Catching an Eating Disorder

I don’t think it’s something that just begins. It’s a demon that chose to manifest.

For me, I never really had a ‘normal’ relationship with food. Ever. As a child, I was an extremely picky eater. If someone made me a sandwich, I’d be frightened to eat it. The unknown of what was really in it. Were their hands dirty? Did they put butter in it? I don’t think I’ll ever enjoy a sandwich. I remember crying down the phone to my mother asking her to pick me up from a friends because I had to eat dinner with them. I remember fearing school trips with catering and being filled with such anxiety as I knew I had no control over what they would try and feed me. I hated having to be polite around food. It made me uncomfortable. It made me not want to be away from home too long. It’s not too indifferent now but this is my memory of primary school. I don’t know why these fears stemmed at such a young age but they did and they were very apparent. Even now I carry these irrational fears with me.

I was a slim child but as I hit my teenage years, the weight began to pile on. I was never in the morbidly obese category, however I was overweight. I never felt picked on because of my size and in that way I’m very fortunate. But I did always just know and feel that I was the unattractive one. I was around sixteen years old when I became fed up of being the ‘fat friend.’ I began calorie counting, exercising, weighing myself… The weight began to pour off. For approximately the first six months, I lost weight in a natural and healthy way but people don’t warn those of us with broken minds what a dangerous territory this is to enter.

So I guess it ‘really’ started out with a bag of crisps. A large bag of Thai Sweet Chilli Sensations. My intentions were simply to have a few but as I put them down, I could feel the remainder of the bag staring at me. It sounds stupid that a piece of food can mentally haunt you- but that’s what my life had become and I had no control over it. As I felt the emptiness of the crisp packet, that’s when panic sunk in. Why did I do that? Why am I so fat? Why am I so disgusting?

I ran to the bathroom. Locked the door. Hung my head over the toilet seat. I tried ramming my fingers down my throat to undo the damage, to undo the guilt, to rid the disgust. It didn’t come up as naturally as I’d assumed. I had to be violent with myself thrusting the fingers further back till I gagged. The amount of sick coming back up was disappointing. I could not get rid of the guilt.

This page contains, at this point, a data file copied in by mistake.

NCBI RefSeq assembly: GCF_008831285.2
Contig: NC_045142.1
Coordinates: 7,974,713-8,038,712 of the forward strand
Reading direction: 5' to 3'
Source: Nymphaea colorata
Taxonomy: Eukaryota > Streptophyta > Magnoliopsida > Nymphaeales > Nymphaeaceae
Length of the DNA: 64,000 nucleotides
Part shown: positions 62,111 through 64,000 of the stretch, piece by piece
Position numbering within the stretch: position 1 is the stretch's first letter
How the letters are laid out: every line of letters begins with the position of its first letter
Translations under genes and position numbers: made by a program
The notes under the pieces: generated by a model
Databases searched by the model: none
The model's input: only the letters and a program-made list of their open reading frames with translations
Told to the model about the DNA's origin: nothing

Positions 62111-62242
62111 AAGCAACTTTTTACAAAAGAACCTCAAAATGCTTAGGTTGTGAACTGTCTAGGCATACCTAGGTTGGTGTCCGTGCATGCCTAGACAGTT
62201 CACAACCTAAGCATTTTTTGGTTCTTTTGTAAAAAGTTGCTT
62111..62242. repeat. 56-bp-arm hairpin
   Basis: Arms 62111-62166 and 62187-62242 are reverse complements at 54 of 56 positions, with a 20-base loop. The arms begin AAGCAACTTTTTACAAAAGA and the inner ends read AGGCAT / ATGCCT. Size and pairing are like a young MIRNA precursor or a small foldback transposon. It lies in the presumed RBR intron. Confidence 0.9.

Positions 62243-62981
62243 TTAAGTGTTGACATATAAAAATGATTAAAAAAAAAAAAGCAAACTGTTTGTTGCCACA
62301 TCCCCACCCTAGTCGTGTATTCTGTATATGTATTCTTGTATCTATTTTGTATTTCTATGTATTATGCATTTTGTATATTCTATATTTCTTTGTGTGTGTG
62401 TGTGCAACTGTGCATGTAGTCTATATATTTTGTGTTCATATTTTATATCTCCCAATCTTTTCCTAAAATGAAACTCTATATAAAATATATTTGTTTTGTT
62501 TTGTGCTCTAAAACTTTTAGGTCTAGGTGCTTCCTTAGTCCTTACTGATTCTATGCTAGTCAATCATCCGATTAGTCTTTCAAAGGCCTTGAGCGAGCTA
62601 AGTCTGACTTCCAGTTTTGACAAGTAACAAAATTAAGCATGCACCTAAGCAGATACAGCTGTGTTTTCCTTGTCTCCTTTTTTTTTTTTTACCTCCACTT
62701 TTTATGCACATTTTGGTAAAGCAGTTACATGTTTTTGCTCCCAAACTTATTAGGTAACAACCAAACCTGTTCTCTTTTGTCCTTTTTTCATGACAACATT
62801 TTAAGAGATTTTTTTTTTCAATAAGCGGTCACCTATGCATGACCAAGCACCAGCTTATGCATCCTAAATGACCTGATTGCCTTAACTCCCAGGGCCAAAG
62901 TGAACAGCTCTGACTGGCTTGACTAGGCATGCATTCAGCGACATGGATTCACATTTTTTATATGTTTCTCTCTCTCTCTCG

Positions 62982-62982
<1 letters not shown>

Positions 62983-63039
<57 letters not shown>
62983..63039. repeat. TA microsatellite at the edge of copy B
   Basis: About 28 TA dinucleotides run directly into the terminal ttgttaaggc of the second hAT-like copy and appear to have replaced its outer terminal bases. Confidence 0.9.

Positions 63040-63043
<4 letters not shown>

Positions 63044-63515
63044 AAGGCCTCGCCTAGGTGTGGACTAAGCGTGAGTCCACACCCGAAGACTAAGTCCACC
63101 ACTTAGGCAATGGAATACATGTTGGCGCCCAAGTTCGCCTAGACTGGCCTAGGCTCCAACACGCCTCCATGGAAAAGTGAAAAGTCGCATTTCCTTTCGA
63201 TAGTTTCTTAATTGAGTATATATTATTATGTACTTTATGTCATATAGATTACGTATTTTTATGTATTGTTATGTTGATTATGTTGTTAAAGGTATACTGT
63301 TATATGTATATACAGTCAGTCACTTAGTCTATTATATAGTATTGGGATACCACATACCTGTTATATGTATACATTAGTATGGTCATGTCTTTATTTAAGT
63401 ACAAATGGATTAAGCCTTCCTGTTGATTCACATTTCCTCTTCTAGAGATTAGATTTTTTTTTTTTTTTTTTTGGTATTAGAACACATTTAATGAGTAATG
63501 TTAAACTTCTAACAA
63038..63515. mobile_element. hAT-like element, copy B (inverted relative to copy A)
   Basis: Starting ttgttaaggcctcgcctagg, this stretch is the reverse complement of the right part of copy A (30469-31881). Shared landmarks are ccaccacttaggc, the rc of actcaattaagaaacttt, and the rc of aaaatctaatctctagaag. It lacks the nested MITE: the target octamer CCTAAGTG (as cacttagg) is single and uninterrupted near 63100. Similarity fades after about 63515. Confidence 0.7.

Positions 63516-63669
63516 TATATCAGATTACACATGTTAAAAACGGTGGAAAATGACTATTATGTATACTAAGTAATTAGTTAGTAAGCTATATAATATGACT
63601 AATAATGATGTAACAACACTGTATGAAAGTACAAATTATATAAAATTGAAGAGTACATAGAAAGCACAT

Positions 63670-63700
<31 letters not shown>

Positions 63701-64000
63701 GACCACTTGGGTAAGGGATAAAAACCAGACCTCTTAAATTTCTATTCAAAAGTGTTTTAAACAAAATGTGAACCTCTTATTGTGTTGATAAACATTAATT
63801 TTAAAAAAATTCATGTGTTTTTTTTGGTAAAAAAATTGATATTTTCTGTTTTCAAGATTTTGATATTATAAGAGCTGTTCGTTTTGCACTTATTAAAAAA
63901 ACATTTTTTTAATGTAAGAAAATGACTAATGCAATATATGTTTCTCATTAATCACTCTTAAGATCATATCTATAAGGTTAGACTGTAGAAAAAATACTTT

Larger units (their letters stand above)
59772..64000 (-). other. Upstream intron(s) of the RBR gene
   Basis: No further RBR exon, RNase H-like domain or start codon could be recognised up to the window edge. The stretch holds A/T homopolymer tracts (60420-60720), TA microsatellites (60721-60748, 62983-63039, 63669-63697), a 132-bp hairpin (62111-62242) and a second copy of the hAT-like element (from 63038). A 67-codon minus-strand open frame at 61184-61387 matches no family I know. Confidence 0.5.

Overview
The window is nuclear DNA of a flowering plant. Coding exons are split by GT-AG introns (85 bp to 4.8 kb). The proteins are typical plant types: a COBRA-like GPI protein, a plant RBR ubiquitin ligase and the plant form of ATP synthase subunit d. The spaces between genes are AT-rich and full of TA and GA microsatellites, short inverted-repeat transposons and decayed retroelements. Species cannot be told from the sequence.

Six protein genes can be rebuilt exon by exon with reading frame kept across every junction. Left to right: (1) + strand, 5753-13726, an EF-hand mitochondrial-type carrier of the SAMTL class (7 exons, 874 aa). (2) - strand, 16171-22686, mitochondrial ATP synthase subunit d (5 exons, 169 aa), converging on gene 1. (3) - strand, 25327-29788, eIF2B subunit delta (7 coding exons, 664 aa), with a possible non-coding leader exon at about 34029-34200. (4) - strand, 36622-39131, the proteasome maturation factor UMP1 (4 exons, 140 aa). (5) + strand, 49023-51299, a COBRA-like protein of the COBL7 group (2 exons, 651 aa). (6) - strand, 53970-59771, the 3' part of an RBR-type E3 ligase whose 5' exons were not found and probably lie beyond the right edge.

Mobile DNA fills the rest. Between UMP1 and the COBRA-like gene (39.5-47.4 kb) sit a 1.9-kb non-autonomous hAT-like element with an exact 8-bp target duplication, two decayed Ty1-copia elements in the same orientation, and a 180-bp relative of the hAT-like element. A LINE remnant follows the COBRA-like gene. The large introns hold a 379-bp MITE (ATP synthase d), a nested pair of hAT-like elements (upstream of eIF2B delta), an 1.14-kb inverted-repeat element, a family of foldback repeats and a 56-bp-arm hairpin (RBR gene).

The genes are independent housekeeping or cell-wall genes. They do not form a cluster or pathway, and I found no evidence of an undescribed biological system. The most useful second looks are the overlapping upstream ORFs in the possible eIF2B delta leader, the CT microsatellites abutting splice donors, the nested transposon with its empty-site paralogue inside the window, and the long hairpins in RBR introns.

I told my mother I just felt sick, I put on my running gear and left the house. I ran and I ran and I ran. Still no. The guilt was still there. I could still feel that disgusting full feeling that I longed to undo. Back to the bathroom again. Fingers down throat. A little more sick. But still, my stomach didn’t feel anywhere near as empty as I longed for. I down some water. I head back out to run again. Run and run and run. I sob to myself. Why am I so fat? I promise I’ll be better tomorrow…

The first few months were sadistically pleasant. I’d discovered this new exciting way to fall off my restricted diet plan and pick myself back up again without putting on the pounds. I had control. When the house was empty, I could overeat and throw it right back up again and no-one would bat an eyelid. It almost felt good. But it soon spiralled. I can remember getting ready to meet a friend and screaming at myself in the mirror while violently picking at all the fat on my body; sobbing in floods of tears. Why was I so fat? Why was I so ugly? At this point, my old clothes were sagging off my body. I could fit another person in my favourite shorts. The mirror never showed me this. The mirror always lied to me. I could always just see fat in places it shouldn’t be. Fat arms, fat legs, fat stomach. I could never win against the mirror.

I finished at sixth form and went to study a music course at college. Basically a torture chamber. I’d bring in one peeled carrot and a handful of raw nuts just to look normal and pretend I ate. Others around me would tuck into my favourite foods. Pizza, chocolate, chips… I could feel myself starving inside. I religiously exercised every morning and evening so I ‘earned’ the right to eat anything at all. Classes involved obsessive thoughts of what I was going to binge on later and when and how I was going to get rid of it. I’d buy food on the way home and rush to shower straight afterwards. The running taps covered the sound of my violent purges. I could no longer keep a meal down. I could no longer keep anything down. No matter what it was.

So where did it begin? I’m not entirely sure. I can’t decide if there really was a pinnacle point or if I’d always had a broken relationship with food much like the broken relationships I’d had with people. My relationship with food was the only one I had control over in a childhood of instability. Do I believe you can change this? Yes. I’m three years into a rocky and beautiful recovery. A world where flowers bloom in vivid colours and artists sculpt the trees. A world where the mirror can be forgiving and kind. The occasional grey, misty sky that causes rain from your eyes but soon passes as the moon orbits the sun. Recovery is beautifully exhausting.

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